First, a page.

"Which is better, film or digital?". The fact that both have their advantages. Nobody in their right mind would argue that a current digital imaging sensor could compete with the sheer quality of a large-format, low-ISO cut film, scanned on a drum scanner at 4,500 dpi. However, when it comes to 35mm, the current crop of digital SLRs can compete on equal or superior terms.
A big question surrounds the potential maximum resolution of film. Although you'll often see quoted figures as high as 100 lines per millimetre, these are under test conditions using low-speed films high-contrast test targets. In the real world, the most you'll get is around 50-60 lpmm from standard 100 ISO colour print film, which can be related directly to pixel resolution. A 24 x 36mm frame of 35mm film therefore has a maximum resolution of 1,440 x 2,160 which equates to 3.11 megapixels.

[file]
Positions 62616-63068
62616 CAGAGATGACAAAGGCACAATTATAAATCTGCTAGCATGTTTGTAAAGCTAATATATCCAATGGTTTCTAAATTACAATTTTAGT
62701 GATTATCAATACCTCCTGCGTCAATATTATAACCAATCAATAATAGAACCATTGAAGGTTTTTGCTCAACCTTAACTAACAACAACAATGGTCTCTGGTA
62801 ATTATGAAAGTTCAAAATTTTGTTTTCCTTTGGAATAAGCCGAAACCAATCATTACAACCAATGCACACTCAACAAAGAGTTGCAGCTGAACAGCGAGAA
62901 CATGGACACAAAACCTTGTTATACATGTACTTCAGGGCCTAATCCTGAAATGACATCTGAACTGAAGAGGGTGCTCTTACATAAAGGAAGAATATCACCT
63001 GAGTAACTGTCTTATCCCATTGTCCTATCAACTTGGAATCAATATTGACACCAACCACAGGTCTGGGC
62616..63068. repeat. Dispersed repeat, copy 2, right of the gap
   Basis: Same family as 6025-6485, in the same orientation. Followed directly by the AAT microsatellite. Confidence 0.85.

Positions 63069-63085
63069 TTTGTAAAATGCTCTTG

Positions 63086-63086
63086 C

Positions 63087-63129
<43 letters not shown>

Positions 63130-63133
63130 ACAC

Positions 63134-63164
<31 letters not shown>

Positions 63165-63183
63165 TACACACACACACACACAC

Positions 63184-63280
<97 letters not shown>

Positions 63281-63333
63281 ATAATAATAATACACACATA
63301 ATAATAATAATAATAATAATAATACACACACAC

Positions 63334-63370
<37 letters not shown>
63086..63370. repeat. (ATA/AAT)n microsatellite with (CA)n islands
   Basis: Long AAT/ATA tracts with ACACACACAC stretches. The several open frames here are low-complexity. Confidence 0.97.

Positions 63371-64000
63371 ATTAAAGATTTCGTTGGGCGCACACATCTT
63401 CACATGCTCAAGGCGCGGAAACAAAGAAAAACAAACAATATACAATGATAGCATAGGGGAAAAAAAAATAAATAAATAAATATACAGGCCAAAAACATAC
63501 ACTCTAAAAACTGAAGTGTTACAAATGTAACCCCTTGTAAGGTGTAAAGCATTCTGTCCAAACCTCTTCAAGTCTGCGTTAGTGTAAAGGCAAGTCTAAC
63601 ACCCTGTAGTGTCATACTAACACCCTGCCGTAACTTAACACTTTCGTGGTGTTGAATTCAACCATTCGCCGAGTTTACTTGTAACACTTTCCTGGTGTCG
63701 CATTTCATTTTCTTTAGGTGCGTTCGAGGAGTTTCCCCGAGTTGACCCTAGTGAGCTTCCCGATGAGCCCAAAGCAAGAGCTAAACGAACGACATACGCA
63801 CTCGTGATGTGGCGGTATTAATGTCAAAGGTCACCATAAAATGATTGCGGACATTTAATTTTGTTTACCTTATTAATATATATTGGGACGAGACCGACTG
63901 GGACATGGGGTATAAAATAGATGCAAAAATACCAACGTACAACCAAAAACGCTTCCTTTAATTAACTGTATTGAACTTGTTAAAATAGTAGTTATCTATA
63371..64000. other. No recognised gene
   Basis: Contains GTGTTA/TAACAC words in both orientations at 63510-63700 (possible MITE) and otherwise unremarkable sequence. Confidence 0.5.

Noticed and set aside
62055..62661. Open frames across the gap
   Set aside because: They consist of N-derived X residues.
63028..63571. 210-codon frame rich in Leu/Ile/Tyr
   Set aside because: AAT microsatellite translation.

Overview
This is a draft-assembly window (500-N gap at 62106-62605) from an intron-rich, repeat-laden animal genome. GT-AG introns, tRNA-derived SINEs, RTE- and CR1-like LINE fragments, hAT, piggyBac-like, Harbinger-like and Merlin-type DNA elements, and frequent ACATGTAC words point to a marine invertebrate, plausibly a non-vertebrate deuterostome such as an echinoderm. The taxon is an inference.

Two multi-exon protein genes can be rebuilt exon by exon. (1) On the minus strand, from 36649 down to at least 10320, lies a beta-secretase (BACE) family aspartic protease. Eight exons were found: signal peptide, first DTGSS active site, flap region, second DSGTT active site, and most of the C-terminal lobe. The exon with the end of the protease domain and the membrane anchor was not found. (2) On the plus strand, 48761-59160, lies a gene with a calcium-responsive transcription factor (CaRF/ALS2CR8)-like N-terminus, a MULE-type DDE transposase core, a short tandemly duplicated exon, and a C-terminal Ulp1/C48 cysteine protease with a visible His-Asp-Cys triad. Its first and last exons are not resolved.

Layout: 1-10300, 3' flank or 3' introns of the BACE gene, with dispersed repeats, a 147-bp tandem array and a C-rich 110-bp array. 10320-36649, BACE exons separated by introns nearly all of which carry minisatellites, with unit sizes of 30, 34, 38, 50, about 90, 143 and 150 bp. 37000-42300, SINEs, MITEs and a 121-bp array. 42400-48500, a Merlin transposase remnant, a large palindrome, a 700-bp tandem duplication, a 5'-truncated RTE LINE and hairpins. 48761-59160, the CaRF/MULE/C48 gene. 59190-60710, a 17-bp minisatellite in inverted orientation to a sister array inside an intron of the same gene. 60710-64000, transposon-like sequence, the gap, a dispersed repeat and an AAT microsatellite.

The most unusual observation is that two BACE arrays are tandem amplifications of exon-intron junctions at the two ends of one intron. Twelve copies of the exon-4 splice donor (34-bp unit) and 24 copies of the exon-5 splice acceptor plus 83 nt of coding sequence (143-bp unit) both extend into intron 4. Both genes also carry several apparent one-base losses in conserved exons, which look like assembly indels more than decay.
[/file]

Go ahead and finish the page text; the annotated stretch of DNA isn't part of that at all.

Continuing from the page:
Even using very fine-grained film under ideal conditions, the resolution equates to 2,400 x 3,600 pixels, or 8.64 megapixels. There are several D-SLRs around that can beat this.
A 25mm slide scanned on a good-quality home scanner at 2,820 dpi generates an image 4,032 x 2,688 pixels in size, but at that kind of size you can clearly see the grain in the film. There's not much point having higher resolution scans than that.